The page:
Poll shows majority of Latino parents concerned about distance learning

A majority of Latino parents in New Mexico are concerned their children will fall behind in their education because of extended time away from school and increased online learning due to the COVID-19 pandemic, according to newly released survey data. 

The survey was conducted by Latino Decisions, a national polling and research group, and commissioned by a coalition of New Mexico advocacy groups. 

According to the survey, 81 percent of primary caregivers who were polled said they were concerned about their children’s time away from an actual classroom. The survey also showed that 48 percent of Latino families in New Mexico think that help from the state with online education is the most important issue, while 36 percent of those who were surveyed said the most important issue was getting more information about how school will proceed in several weeks. 

Dr. Gabriel Sanchez with Latino Decisions said during a news conference that one of the takeaways from the survey is that many families that were struggling to get by prior to the COVID-19 pandemic are now facing more challenges in order to keep their children engaged in school. 

“For these families, especially thinking about a hybrid model or having to go fully online again in the fall, that time gap from being able to be equipped with the tools to be able to keep up with the education is just going to make those underlying inequalities much greater,” Sanchez said. 

The survey also showed that 28 percent of the families said they only have internet access through a mobile phone and 21 percent said they do not have any access to the internet. 

Sanchez said there are several possible solutions to keep kids on track in their education, but that technical steps like increasing wireless internet access spots across the state and creating distance learning methods not reliant on the internet need to happen soon.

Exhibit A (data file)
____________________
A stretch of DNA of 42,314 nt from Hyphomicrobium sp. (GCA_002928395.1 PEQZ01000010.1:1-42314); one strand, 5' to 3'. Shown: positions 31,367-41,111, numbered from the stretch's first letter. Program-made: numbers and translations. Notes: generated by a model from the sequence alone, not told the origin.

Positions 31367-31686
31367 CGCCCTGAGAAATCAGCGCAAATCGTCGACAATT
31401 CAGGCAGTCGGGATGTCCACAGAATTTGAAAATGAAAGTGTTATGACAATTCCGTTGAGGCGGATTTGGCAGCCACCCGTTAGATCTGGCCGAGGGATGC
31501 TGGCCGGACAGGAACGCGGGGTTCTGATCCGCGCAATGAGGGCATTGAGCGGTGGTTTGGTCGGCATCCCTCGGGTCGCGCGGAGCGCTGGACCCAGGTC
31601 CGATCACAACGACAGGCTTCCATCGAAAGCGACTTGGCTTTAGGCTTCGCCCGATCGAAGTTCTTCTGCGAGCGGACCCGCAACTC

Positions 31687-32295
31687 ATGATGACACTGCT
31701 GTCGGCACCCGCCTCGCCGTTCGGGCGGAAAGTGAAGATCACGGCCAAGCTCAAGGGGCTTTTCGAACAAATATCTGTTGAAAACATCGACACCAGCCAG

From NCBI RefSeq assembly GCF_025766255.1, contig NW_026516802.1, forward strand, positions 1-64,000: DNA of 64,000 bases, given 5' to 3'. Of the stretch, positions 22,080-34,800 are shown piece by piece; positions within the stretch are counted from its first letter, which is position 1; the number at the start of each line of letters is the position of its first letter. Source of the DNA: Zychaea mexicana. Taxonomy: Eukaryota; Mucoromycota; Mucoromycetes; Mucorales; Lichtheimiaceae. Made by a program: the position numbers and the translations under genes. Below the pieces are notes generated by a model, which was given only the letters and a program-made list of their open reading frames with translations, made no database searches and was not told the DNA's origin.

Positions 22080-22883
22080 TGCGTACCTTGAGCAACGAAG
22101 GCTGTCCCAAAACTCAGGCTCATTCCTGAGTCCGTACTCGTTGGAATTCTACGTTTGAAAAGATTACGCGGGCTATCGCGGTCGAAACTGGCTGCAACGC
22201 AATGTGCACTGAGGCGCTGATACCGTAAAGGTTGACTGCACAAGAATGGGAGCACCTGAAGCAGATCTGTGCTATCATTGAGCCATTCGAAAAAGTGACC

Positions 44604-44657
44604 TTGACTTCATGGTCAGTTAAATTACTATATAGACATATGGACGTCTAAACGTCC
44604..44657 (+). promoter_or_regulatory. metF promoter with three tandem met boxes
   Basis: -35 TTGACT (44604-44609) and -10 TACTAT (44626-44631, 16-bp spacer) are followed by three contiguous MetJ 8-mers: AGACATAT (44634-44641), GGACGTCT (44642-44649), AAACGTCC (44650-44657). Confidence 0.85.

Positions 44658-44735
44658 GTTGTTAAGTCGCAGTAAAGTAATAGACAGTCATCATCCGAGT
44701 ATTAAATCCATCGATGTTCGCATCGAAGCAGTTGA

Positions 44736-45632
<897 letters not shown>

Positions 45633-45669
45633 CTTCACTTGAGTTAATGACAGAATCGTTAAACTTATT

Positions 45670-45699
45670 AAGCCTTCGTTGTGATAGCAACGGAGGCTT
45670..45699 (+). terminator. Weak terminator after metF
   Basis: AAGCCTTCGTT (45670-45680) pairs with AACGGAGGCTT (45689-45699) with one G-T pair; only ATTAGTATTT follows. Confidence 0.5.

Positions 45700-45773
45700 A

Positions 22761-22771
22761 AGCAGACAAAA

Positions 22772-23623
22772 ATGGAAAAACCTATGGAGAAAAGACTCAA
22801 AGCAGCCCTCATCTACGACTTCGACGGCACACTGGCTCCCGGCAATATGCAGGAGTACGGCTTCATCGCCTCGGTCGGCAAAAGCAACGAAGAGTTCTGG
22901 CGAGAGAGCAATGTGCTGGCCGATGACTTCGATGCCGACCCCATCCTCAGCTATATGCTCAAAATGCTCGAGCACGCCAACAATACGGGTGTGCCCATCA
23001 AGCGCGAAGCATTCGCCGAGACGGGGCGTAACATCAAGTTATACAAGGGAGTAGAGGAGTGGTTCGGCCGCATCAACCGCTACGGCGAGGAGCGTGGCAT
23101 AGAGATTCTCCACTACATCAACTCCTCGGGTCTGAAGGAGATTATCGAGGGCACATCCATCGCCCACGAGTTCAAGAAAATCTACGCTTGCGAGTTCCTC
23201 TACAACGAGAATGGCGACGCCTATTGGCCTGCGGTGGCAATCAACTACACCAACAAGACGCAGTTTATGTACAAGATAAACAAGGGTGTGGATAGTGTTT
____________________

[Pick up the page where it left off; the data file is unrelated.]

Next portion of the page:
“I think we have a bit of time, but that time is shrinking, to be able to make some aggressive steps to ensure that all children, not just those that have access to high speed internet, are able to continue with their education,” Sanchez said. 

Johana Bencomo, a Las Cruces city councilor and the director of faith-based advocacy group 

New Mexico CAFé, said keeping primarily Spanish speaking families updated can help ease anxiety or confusion about what’s expected of parents and students. 

“For [CAFé], the thing that’s most important is, and we’ve been doing this with a lot of our partners statewide since this pandemic began, it’s just really bridging the communication gap and ensuring that our families have good information and relevant information in Spanish,” Bencomo said. 

Javier Martínez, the executive director of Partnership for Community Action and a New Mexico state representative, said complicating the issue is the fact that many immigrant families do not qualify for federal or state financial assistance and cannot find jobs that allow them to work from home. 

“Those folks, in many cases, absolutely have to leave the house to go work in whatever trade they’re in, and that’s a complicating factor,” Martínez said. “So we are working actively with the state to identify some sort of program to help support those families.”

Martínez said his group asked Albuquerque Public Schools to create a technical assistance process to at least partially remove the burden from individual teachers.